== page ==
Georgina Pymer, a triathlete and Cat. 4 racing cyclist, went along to meet Team VO2 at Francesca Rust’s first race at the Redbridge Cycling Centre on the 17th of January. She liked the team and they liked her, so manager Wayne offered her a contract there and then! Georgina is not yet a well-known figure on the British racing scene, but her results in 2014 include some good top ten finishes and on the 14th of February this year she finished third at the sixth round of the East London Velo Winter Series – definitely a rider Neutral Service will be watching this season!
When and how did you first get into cycling?
I first started cycling when I was at college and had a lot of free time. This started out with MTB, there were lots of trails near me and I had a very energetic sprocker spaniel so this was a fantastic way to keep fit and keep my hound happy. I was then slowly persuaded by my dad to come out riding with some of the others in our village on a social Sunday ride, after lots of persuading I gave in. And surprisingly loved it! It was then I invested in a road bike and joined a club.
What do you love most about the sport?
It is so easy to get involved, everyone is always helpful and polite. Plus what better way to spend your Sunday than riding for a few hours then stopping to eat cake!
What would you like to have achieved by this time next year?
Initially it was to reach a Cat. 3, but since I am almost there already, I guess the new goal is Cat. 2 and aim for lots of top 3 placings.
What does the future hold for women’s cycling? Are you optimistic or pessimistic?
I am very optimistic on the future of women’s cycling. Although it is unlikely to be as big as the men’s, there is far more support behind cycling for women than I have seen in other sports. I am also seeing more and more women entering local racing which, although you have to work harder for your points, it is fantastic to see.
Which rider most inspires you?
I actually couldn’t say that I am inspired by any riders. I don’t ride my bike because Cav is a great sprinter or because Wiggins aced the Tour. I find most inspiration comes from seeing other riders out on the road.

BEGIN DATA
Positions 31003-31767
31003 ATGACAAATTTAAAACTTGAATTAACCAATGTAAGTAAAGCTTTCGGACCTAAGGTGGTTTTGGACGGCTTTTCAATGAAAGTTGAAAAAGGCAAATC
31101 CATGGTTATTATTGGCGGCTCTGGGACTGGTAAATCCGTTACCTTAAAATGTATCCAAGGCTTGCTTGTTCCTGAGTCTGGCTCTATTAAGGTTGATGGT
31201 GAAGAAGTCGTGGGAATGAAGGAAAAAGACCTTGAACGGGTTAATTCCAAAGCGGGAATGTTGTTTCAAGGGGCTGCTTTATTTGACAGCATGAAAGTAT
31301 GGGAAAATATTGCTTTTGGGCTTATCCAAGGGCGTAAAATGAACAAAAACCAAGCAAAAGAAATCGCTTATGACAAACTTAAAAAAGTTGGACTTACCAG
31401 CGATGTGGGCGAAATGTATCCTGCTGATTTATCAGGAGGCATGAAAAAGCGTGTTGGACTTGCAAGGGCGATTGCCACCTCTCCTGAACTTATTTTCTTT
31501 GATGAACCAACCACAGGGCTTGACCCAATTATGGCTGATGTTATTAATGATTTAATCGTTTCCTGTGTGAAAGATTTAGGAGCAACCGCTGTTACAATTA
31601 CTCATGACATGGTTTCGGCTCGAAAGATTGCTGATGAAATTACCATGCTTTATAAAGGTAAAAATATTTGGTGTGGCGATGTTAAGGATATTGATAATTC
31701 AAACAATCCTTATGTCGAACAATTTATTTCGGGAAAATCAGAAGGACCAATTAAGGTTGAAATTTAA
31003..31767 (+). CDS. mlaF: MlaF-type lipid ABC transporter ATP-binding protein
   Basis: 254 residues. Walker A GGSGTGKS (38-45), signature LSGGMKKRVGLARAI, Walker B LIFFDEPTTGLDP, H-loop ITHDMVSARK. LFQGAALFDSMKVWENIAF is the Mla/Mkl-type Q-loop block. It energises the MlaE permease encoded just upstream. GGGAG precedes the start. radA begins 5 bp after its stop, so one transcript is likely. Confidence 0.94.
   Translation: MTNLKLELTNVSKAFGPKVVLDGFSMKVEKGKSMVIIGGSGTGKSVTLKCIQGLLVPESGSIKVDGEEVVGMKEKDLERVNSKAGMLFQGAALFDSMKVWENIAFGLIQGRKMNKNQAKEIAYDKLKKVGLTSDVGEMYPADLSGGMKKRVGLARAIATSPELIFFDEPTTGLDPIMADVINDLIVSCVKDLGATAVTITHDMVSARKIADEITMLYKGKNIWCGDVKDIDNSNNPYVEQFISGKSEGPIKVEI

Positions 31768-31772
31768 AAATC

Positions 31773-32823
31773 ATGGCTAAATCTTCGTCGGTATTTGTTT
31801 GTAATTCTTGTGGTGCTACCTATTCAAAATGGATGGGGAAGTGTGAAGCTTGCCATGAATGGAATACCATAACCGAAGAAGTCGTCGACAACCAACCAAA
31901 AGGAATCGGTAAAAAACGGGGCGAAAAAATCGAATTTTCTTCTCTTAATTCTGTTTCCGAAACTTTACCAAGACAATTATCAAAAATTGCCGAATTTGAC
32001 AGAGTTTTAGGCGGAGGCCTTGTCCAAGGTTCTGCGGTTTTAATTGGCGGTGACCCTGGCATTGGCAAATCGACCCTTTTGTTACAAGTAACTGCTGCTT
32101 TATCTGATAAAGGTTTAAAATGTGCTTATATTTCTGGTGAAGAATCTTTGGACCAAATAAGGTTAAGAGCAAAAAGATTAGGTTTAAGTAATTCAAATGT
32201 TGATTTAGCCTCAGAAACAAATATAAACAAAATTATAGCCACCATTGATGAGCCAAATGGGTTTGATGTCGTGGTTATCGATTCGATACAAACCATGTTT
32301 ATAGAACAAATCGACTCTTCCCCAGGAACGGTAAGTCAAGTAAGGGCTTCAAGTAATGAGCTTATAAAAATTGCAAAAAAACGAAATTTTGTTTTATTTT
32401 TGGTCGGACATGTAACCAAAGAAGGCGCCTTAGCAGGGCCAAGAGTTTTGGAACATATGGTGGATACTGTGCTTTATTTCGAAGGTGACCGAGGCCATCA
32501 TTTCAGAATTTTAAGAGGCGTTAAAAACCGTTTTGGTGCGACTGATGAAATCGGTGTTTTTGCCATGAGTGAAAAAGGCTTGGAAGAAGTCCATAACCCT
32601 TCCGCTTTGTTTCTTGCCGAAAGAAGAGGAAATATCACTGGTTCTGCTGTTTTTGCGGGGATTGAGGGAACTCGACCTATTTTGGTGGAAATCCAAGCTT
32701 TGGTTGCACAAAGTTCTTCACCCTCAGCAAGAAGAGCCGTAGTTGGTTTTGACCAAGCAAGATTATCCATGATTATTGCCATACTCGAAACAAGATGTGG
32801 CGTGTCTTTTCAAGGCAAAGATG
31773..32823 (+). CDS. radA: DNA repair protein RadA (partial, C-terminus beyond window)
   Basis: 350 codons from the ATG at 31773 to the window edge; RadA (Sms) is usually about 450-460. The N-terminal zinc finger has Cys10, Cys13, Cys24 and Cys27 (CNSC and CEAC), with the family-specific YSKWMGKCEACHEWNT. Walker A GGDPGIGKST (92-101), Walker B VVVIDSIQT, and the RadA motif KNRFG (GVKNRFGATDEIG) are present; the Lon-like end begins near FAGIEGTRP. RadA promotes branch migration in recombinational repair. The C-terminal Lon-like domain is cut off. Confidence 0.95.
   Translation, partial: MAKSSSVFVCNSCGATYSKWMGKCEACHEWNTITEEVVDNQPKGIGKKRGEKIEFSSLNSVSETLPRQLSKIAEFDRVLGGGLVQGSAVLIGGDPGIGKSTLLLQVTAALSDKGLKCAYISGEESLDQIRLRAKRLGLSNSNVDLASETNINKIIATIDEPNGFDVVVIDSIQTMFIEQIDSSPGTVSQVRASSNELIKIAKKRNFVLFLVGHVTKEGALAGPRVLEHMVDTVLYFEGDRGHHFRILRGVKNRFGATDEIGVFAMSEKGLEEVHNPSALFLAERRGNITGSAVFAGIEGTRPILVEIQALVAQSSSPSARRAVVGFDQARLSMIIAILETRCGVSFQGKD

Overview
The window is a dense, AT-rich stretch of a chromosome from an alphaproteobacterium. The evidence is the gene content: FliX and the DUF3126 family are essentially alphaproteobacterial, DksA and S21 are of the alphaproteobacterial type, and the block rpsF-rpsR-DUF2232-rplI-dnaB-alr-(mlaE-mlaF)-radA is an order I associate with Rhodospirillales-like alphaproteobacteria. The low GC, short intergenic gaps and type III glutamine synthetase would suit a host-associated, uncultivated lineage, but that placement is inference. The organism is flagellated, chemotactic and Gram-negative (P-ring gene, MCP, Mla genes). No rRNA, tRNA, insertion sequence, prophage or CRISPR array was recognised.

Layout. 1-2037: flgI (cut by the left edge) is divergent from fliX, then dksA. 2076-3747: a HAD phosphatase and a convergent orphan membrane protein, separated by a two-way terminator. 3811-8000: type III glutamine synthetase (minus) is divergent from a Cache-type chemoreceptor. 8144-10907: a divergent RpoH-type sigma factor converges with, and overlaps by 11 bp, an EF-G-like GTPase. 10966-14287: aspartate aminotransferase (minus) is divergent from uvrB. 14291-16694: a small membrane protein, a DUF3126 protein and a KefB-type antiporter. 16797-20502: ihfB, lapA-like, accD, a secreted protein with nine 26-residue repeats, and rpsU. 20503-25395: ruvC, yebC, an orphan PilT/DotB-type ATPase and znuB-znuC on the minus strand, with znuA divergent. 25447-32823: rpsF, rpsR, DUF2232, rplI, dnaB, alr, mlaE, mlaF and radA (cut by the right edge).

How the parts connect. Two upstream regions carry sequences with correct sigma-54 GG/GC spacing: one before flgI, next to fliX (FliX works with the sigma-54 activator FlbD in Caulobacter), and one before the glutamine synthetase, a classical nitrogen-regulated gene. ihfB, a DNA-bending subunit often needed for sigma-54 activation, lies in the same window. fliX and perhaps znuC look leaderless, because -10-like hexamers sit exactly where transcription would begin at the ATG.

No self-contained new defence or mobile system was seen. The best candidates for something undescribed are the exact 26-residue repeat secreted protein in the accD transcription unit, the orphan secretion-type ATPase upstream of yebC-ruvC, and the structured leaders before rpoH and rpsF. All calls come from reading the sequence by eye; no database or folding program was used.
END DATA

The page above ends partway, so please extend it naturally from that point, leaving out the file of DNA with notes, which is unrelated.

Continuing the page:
Which is your favourite race, either one you enjoy riding or love to watch? Why?
To watch it has to be the Tour de France. I have done a lot of riding out in France and love everything about it, the roads are perfect, there are hundreds of freshly baked pastries and the other cyclists are so friendly (especially when you are a lady, had a push up a few steep hills before!)
Here are the keys for the Neutral Service time machine – you can use it to meet anyone in cycling history. Who’s it gonna be?
I have no idea!!!!!!!
There are still some people out there who think women’s racing isn’t as interesting or competitive as men’s racing. What would you say to convince them otherwise?
The only thing different between the men and women is the men are slightly faster! If you don’t believe it’s competitive or interesting then go join in a local women’s race and see how hard they make you work just to stay with the leading group.
What should the UCI and British Cycling be doing for women’s cycling?
Firstly I think there needs to be more training for women – if you’ve never raced before it’s likely you could end up in an E/1/2/3/4, which means there’ll be some very experienced women there. If you don’t know what you’re doing then you are a risk. They should also look in to ways of there being more women’s race at men’s events, all the races I have done have been during a men’s race so why can’t more places do this?
When you retire from competition, would you like to stay involved with cycling in some capacity, perhaps as a National Federation official?
I would definitely stay involved but I couldn’t say at what level. I have only just started out and have no idea what the future may hold.
I think we’re all agreed that 2014 was an incredible year in women’s cycling, especially here in the UK. What was the highlight of the racing season for you?
Actually my highlight was rather small, it was a lady who actually helped a lot when I first started out racing, she managed to get signed to a fantastic team and went on to have a great year. She also helped to put together a superb women’s race league, the WERL. So although it was nothing huge, I think it is fantastic to have women like this involved in cycling, this is also why there is such potential to come from women’s cycling.
If you could give a junior rider some advice the day before her first race, what would it be?
Enjoy it. It does not matter if you are first or last just cross the line and give it 110%.